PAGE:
By Theckla Gunga – EMTV News, Port Moresby
For six years the Gerehu Urban Village Court has been operating from under the shade of a tree, because there is no proper court facility available.
As a result court officials including magistrates are forced to hear cases out in the open. This can become risky especially when dealing with serious court cases.
From afar, the magistrate’s bench could easily be mistaken for a street vendor’s table. But up close, one realises it’s a village magistrate waiting to hear court cases at the community level.
Previously all court matters were heard in a court room inside the Gerehu Market. When the Gerehu market was renovated in 2012, no proper court facilities were given to the Urban Village Court. Tony Bidae, one of the two Village Court Clerks says it is not proper for matters to be heard in the open.
“It doesn’t look good for us to hear court cases in the open, we need proper facilities so we can store the court files, instead of carrying them to our houses,” Mr Bidae said.
Mr Bidae has served in the Gerehu Urban Court for more than 10 years. He and colleague Clerk Waiga Gamu have presided over hundreds of court matters from under rain trees, just metres away from the Gerehu Betel-Nut Market.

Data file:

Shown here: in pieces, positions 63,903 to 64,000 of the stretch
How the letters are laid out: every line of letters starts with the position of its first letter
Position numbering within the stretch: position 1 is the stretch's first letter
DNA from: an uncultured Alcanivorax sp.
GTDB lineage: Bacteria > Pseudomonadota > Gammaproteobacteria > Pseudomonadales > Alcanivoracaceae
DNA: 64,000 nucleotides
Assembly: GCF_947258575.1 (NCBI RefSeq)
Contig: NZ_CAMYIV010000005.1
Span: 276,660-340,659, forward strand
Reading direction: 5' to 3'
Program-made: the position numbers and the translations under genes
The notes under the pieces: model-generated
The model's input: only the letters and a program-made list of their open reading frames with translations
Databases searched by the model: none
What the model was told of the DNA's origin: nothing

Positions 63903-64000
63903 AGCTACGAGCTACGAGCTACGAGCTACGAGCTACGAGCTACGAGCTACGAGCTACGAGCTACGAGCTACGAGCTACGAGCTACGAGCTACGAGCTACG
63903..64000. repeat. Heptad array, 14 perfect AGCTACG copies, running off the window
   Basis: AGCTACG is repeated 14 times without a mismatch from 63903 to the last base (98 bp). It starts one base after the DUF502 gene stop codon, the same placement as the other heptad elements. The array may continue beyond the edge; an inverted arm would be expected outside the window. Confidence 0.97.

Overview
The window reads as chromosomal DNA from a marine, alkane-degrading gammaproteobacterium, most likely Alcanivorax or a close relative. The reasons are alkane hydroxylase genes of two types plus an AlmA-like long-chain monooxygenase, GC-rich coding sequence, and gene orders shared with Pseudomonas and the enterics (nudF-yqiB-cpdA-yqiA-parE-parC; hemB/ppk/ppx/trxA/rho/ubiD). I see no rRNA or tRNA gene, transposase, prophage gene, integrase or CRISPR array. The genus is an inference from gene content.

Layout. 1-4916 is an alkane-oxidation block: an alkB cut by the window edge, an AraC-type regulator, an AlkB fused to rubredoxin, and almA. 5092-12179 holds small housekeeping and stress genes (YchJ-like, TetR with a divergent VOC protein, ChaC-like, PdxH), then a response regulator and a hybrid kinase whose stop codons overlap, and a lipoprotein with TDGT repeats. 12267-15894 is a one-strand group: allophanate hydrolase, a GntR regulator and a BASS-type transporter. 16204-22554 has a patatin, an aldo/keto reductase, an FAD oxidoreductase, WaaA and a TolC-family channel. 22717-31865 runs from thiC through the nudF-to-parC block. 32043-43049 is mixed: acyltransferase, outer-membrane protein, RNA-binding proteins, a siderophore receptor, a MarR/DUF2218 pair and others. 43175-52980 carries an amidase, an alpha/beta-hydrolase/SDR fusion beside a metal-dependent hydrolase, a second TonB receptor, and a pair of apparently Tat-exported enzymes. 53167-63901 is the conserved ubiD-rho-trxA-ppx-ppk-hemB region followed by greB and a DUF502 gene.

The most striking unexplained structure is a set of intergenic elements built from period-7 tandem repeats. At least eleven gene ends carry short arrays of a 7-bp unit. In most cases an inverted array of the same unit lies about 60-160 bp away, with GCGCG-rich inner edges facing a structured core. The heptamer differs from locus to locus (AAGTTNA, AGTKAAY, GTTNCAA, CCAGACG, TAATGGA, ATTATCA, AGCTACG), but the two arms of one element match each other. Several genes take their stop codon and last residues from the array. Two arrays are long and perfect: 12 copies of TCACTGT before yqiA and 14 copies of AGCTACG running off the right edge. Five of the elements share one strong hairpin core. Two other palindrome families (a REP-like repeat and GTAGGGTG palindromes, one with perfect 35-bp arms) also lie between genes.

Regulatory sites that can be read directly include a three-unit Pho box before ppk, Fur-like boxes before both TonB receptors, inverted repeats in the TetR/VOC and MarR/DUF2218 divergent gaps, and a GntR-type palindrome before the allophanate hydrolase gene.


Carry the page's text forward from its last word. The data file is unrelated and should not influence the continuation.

The Village Courts were established in 1989 through the Village Court ACT with powers to serve summons, prevention orders, Warrants of Arrests and order court fines. For PNG, it is the first level in the Court System; 80 precent of court matters are settled here.
At Gerehu Urban, the court deals mainly with Domestic Violence Cases, Stealing, Drunk and Disorderly Behaviours and Failure to repay “dinau moni” (money owed to someone who lends money informally to people on a verbal repayment agreement)
For Gerehu Urban, there are 22 court officials, including the clerks and peace officers.
But the lack of proper court facilities and the absence of a filing system are just few of the challenges court officials face.